“Imagine a society without that dream. For that alone
we cannot judge him too harshly. Especially not while we swaddle
ourselves with Gandhi’s pious humbug about the superiority of ‘the
non-violent way’ and his notion of Trusteeship: ‘The rich man will be
left in possession of his wealth, of which he will use what he
reasonably requires for his personal needs and will act as a trustee for
the remainder to be used for the good of society.’”

Put another way, Charu’s murderous idealism was fine, but not Gandhi’s.

Roy’s views, in fact, are in sync with what Godse himself had to say
about Gandhi, who said: “He (Gandhi) was, paradoxical as it may appear, a
violent pacifist who brought untold calamities on the country in the
name of truth and non-violence.”

Just as Roy ridicules Gandhi’s idealism about trusteeship, Godse mocks
Gandhi’s ideas of non-violence thus:
“His activities for public
awakening were phenomenal in their intensity and were reinforced by the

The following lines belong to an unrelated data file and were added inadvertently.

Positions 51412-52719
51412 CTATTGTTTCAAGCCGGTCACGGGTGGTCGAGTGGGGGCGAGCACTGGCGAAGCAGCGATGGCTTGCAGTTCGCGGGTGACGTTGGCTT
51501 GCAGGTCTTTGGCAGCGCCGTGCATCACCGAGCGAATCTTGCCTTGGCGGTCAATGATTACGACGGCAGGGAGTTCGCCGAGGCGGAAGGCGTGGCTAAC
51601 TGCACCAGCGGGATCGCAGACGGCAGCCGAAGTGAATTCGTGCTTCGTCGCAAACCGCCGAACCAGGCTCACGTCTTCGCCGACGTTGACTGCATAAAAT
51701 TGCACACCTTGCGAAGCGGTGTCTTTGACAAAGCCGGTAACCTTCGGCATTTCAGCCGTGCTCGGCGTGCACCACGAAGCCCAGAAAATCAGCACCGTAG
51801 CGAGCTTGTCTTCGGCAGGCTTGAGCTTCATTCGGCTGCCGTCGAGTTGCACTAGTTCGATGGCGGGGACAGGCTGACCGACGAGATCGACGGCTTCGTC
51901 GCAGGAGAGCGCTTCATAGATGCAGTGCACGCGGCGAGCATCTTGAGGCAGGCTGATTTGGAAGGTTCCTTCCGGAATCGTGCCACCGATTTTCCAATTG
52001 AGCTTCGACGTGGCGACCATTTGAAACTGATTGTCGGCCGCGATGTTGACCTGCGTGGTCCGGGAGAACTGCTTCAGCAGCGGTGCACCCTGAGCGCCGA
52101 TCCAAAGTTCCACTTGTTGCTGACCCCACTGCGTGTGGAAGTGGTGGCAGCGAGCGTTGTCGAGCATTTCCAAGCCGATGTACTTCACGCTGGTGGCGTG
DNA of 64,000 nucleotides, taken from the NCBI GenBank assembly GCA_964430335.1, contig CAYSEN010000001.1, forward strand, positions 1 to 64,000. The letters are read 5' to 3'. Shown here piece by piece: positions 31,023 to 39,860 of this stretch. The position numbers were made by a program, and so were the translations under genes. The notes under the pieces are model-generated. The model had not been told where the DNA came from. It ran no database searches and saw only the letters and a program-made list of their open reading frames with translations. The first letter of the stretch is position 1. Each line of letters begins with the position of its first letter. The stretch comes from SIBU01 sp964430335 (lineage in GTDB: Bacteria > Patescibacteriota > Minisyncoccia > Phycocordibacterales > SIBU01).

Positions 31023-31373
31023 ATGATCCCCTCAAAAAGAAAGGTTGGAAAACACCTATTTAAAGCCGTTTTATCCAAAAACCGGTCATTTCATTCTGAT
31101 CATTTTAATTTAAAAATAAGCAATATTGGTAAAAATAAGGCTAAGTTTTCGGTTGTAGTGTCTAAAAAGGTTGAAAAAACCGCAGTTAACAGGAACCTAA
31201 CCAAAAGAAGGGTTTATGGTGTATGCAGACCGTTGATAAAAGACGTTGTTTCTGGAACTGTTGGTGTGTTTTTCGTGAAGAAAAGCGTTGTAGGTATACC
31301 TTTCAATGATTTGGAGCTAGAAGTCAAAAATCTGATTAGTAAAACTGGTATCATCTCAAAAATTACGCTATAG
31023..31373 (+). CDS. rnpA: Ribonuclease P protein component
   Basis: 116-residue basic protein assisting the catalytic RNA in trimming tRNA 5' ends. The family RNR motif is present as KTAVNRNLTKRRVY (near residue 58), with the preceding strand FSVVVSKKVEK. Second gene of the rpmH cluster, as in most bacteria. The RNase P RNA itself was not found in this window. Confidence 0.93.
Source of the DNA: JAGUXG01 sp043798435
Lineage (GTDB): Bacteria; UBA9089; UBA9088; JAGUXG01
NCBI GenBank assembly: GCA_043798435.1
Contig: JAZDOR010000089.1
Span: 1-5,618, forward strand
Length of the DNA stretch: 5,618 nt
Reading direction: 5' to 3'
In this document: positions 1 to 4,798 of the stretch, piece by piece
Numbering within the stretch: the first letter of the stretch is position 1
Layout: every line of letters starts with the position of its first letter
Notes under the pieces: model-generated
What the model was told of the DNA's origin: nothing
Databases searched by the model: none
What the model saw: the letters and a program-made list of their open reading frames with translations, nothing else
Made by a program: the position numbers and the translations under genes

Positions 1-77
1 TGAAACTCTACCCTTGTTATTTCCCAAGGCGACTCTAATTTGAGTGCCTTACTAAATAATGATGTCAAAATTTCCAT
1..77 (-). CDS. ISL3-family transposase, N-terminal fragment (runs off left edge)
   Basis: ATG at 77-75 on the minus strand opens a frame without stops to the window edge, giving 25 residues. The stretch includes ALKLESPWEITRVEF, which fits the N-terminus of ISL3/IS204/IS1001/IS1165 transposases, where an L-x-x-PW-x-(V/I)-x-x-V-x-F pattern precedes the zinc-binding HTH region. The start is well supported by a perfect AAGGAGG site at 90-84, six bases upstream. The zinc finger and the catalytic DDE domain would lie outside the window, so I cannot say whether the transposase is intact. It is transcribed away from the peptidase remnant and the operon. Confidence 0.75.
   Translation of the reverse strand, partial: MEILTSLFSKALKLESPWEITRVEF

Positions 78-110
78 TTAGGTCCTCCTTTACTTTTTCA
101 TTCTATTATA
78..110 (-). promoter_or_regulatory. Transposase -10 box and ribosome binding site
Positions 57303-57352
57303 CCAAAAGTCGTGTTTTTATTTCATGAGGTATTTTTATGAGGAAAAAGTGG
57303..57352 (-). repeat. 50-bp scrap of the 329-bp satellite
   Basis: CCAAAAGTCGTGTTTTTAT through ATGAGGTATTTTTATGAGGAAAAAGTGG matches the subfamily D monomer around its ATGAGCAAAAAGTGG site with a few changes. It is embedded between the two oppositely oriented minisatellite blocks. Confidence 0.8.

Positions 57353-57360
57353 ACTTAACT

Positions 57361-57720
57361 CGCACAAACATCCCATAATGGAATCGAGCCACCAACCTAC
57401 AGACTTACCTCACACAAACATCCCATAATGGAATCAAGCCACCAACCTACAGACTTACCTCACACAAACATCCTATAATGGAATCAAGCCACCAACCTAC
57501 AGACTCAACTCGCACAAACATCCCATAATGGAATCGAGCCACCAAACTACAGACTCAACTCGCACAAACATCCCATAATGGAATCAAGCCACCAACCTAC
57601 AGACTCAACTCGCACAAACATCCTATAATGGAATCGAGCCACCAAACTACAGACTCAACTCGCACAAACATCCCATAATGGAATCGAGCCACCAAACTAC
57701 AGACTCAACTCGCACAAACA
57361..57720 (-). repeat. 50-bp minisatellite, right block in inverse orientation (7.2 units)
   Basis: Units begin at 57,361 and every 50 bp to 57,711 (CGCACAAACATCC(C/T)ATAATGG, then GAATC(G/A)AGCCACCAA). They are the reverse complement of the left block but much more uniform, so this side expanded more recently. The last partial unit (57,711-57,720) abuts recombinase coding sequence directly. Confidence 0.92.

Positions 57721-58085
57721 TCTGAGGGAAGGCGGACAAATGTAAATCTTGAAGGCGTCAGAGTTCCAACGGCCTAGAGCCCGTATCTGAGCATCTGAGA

slogan of truth and non-violence, which he paraded ostentatiously before
the country. No sensible or enlightened person could object to these
slogans.” 

“In fact there is nothing new or original in them. They are
implicit in every constitutional public movement. But it is nothing but a
dream if you imagine the bulk of mankind is, or can ever become,
capable of scrupulous adherence to these lofty principles in its normal
life…In fact, honour, duty and love of one’s own kith and kin and
country might often compel us to disregard non-violence and to use
force. I could never conceive that an armed resistance to an aggression
is unjust.”

Roy eulogises Charu for his revolutionary ideals, even if achieved
through violence. But Gandhi’s idealism pursued without violence is
“humbug.”

It would appear that if Godse had only been a murderous Marxist, Roy would have approved of his act.
……

Link(1): http://www.firstpost.com

Link(2): http://scroll.in/article/658279/Why-Dalit-radicals-dont-want-Arundhati-Roy-to-write-about-Ambedkar

……

regards